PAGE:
Google Banning Ads for Cryptocurrency and Initial Coin Offering

Google will soon ban any online advertising that promotes initial coin offerings and cryptocurrencies beginning in June. This is part of the company’s broader crackdown on marketing of new types of financial products with high risk.

Alphabet Inc., the parent company of Google, announced its decision on Wednesday in an update to policy it has that says it would begin blocking any ads for cryptocurrencies and any related content.

Facebook took a step of a similar nature in January, which leaves the two biggest sellers of web advertising not within reach of the digital currency industry.

Bitcoin is the largest of the cryptocurrencies by market value, but pared an increase of 2% after the announcement was made by Google. Rival coins Ether and Ripple also lost their gains for the day.

The internet giant is restricting ads that are for financial products such as binary options, which is a risky derivative with a payoff of all or nothing.

Facebook, the primary rival of Google for advertising dollars, banned cryptocurrency ads in January. Some businesses, however, were able to find loopholes by purposely making misspellings of words such as bitcoin in ads.

A spokesperson for Google said the policies of the company will attempt to anticipate the same.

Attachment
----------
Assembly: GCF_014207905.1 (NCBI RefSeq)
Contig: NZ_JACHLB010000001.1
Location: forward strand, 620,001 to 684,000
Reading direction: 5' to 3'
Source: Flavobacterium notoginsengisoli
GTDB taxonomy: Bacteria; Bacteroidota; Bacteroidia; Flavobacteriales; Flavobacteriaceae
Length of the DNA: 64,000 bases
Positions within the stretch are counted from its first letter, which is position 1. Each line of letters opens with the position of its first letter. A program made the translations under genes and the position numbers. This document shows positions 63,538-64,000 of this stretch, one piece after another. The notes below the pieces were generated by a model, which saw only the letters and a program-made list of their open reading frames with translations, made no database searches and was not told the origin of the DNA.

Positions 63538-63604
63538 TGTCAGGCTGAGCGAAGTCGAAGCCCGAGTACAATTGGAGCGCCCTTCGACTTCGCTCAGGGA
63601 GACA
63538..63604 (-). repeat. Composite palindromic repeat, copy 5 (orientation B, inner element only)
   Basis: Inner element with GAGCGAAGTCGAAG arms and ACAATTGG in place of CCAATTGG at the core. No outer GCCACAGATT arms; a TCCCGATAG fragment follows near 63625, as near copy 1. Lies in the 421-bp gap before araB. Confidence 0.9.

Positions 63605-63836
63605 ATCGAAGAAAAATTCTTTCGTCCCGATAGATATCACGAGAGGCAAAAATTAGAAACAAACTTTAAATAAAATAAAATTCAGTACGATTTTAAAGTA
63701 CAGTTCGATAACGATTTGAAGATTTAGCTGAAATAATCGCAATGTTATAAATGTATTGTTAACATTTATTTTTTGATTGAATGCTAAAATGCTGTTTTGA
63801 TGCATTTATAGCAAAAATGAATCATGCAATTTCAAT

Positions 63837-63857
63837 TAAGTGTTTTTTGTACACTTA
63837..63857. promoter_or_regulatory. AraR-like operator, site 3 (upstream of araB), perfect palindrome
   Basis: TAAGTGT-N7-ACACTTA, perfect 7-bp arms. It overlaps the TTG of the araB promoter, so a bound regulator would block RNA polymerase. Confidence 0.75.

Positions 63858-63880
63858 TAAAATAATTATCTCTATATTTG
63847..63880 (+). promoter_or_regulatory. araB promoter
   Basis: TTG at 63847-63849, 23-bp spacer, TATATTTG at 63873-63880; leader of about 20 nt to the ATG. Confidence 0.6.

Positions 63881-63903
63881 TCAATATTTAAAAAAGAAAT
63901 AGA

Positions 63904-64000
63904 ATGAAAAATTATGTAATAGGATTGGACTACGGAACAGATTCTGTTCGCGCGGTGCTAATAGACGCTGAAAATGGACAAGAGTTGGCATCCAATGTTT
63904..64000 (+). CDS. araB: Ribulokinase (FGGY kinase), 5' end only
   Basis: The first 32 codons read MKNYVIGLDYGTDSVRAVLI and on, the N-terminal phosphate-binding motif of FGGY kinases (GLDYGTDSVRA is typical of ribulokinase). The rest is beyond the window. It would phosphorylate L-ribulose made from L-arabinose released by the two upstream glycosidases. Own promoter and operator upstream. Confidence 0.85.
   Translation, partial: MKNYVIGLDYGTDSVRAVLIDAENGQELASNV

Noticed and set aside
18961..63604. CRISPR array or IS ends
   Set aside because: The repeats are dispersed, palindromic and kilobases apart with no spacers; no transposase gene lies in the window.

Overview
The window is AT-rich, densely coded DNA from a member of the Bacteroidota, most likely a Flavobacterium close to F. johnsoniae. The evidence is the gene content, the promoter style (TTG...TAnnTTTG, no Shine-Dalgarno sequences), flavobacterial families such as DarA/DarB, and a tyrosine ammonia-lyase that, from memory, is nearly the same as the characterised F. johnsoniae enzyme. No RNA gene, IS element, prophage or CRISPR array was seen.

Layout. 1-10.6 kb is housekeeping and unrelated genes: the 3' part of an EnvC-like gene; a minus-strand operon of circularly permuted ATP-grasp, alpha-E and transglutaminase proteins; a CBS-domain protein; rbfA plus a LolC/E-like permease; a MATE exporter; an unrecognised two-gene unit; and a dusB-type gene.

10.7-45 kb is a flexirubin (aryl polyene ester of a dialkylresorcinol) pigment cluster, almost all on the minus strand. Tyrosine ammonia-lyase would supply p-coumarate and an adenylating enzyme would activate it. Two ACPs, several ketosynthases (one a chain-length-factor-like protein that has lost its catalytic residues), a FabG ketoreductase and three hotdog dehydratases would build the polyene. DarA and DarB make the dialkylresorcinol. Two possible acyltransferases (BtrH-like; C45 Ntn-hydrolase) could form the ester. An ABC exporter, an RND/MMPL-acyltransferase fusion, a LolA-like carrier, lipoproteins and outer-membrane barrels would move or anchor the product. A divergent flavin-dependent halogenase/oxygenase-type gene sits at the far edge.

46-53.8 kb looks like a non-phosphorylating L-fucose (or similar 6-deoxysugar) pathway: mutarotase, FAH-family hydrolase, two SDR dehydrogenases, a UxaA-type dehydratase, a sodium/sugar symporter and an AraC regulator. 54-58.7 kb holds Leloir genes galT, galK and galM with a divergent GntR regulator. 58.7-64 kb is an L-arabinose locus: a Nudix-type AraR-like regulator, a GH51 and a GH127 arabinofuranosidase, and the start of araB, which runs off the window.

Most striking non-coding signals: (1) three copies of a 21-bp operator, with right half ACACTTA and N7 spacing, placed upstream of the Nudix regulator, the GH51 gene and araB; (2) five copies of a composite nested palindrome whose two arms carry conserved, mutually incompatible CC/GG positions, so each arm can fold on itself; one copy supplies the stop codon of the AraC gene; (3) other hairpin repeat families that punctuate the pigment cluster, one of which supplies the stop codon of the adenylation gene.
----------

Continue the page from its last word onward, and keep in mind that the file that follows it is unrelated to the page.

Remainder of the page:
The updated policy from Google was made available with its release of the annual “bad ads” report, which reviews the number of deceptive, malicious as well as controversial ads that Google eliminates from its massive display, search and video network. During 2017, Google removed over 3.2 billion ads from its site, which is up from 2016 when the amount was 1.7 billion.

For instance, in 2017 Google pulled over 79 million ads that lured clickers online to websites that contained malware. Google is accelerating its push against content that is misleading.

The company has suspended more than 7,000 accounts of customers for ads impersonating news articles, which Google refers to as tabloid cloaking, while blocking over 12,000 websites for the copying of information on other publications.

It is not likely that the more than 3.2 billion ads that were pulled during 2017, nor the upcoming ban on cryptocurrency ads, will have that much of an overall impact on its sales. In 2017, Google took in over $95.4 billion in revenue from advertising, which was an increase from its 2016 revenue by over 20%.

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